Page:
Daniel Immke

Making noisy SVGs

Adding noise texture with only code

Addendum Dec 7, 2023

One of my ongoing fixations with the web is how improvements in technology inform web design. In an earlier post this year I wrote about my theory that the increasing pixel density of displays galvanized the shift from photography to vector illustrations in the early to mid 2010s.

In recent years there has been a design trend that runs counter to this. Illustrations still rule in web design, but instead of clean, flat shapes there has been an emergence of texture, usually as part of a design’s lighting or shading and usually a “noisy” or grainy texture.

Studio Vellekoop & León

I’m not hip enough to know if this style has been assigned a pithy label, but I do enjoy it. At the same time, I find it frustrating — because as far as I can tell (the lack of examples I have seen in the wild supports this theory) there isn’t an easy way to replicate these illustrations with SVGs. They can probably be exported as such from illustration programs but it’s likely these applied textures are raster or if they are vector, quite large in size.

SVGs are an interesting subject to me, because the specification for them is dense and there are usually multiple ways to accomplish an effect. Most SVGs are simply exported directly from a graphics program and have a lot of inefficiencies etc… which has led to the emergence of tools like SVGO.

I’m not an expert on the subject (I feel like the older I get, the less I feel like I can claim that about anything) but in recent years have taken to hand tuning and occasionally writing my own SVGs from scratch so I am not a complete novice either.

I decided to give creating an SVG using this illustration style a shot. My goal was to use the regular SVG specification to write a simple illustration that had this noisy, textured shadow effect. An additional goal was for this illustration to be moderately flexible, something that could easily be turned into a component in Svelte or React and changed for different shapes and colors. For more direct inspiration, I looked to the designer Josh Warren who has experimented a lot with using this style and simple geometry to nice effect:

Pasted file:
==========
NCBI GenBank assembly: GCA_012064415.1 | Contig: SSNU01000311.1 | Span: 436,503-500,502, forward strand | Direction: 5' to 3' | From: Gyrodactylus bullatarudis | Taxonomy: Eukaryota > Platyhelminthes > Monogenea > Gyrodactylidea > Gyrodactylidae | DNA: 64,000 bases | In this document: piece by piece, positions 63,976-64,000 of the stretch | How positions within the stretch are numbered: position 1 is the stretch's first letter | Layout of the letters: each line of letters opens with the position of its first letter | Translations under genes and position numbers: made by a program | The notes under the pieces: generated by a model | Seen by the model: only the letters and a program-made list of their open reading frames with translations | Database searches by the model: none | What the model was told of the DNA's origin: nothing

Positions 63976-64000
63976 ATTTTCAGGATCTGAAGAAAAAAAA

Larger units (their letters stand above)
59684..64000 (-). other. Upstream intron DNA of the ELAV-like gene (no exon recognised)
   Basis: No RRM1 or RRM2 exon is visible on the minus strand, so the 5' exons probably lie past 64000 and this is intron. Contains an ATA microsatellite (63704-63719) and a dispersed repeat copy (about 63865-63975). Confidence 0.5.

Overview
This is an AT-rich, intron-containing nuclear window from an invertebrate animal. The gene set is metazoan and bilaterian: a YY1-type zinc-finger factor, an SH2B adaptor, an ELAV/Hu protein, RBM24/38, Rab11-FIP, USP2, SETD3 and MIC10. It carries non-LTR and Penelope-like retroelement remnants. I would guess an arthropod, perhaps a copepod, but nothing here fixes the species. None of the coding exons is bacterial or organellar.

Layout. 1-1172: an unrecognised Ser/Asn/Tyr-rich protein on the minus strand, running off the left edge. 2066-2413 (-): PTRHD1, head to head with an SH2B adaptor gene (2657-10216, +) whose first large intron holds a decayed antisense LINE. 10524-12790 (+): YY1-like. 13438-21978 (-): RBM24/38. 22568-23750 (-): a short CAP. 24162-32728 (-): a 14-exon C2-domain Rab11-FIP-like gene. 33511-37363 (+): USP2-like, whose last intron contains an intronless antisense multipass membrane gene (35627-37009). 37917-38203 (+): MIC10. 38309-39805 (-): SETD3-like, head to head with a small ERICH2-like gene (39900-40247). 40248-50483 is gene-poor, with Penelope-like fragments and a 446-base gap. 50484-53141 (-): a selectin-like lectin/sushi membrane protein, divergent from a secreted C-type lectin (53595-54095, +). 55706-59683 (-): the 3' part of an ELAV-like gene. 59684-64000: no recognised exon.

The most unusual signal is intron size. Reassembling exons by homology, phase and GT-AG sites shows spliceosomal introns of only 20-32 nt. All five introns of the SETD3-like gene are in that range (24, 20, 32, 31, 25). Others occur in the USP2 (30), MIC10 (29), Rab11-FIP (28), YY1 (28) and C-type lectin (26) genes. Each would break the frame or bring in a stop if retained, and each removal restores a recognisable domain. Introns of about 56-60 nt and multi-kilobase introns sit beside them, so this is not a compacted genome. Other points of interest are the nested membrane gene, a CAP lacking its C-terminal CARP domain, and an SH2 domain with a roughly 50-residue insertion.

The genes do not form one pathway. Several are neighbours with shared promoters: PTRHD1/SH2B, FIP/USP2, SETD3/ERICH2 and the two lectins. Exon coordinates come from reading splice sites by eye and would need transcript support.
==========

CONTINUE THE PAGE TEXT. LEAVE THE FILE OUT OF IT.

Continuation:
Josh Warren

Basic shape and gradient

Drawing a circle or square in an SVG is really easy. There are primitives for them.

<svg viewbox="0 0 100 100">
	<circle cx="50" cy="50" r="50" />
</svg>

The tricky part is everything else. If you want to apply a gradient, you can specify that as the fill - but what if you want a gradient that changes with the base color you specify? So you don’t have to define a custom gradient with specific colors if you want to reuse the component. Then you’ve entered mask territory. The way masks work in SVGs is that you use the “colors” black and white to how you want a mask to work. It’s a little confusing, but I’ve tried to keep the code example simple.

(As an aside, I have to give huge kudos to MDN’s excellent documentation, this project could not have been done without it!)

This can actually be optimized a little more. We know we’re going to use the same circle shape multiple times, so we can define it once in <defs>, assign it an id and simply reference it with the use element. This makes the code a little more DRY: